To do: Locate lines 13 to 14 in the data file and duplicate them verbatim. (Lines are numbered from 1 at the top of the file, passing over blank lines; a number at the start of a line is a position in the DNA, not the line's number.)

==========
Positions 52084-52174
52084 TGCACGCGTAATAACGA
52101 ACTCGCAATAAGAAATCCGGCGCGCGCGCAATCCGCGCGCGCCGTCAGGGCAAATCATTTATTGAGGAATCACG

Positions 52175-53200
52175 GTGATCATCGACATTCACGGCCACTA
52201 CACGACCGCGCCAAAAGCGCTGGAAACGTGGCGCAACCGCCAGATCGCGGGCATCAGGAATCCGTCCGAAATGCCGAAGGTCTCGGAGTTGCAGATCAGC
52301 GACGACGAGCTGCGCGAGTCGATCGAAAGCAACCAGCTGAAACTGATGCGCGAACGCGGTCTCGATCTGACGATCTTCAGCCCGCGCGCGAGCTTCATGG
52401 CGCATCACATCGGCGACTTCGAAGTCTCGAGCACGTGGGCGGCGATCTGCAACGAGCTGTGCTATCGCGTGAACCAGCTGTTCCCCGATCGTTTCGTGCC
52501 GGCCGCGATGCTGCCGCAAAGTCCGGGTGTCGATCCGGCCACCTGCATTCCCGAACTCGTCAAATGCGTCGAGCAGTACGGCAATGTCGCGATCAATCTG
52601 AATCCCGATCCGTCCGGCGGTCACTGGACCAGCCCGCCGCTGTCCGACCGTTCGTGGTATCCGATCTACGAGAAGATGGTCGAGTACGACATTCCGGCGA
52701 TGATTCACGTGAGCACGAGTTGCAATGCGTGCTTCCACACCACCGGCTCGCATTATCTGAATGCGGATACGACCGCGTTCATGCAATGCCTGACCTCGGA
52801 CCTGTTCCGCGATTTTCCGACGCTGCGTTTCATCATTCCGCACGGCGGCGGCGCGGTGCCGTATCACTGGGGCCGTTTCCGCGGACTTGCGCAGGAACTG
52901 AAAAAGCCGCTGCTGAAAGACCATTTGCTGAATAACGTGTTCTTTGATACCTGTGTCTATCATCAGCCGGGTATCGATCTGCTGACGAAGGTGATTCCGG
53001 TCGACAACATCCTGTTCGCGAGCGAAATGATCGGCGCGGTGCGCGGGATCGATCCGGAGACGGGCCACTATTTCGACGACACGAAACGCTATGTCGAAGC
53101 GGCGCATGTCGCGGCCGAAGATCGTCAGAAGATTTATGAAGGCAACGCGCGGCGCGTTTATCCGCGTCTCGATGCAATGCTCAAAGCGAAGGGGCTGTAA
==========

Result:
52901 AAAAAGCCGCTGCTGAAAGACCATTTGCTGAATAACGTGTTCTTTGATACCTGTGTCTATCATCAGCCGGGTATCGATCTGCTGACGAAGGTGATTCCGG
53001 TCGACAACATCCTGTTCGCGAGCGAAATGATCGGCGCGGTGCGCGGGATCGATCCGGAGACGGGCCACTATTTCGACGACACGAAACGCTATGTCGAAGC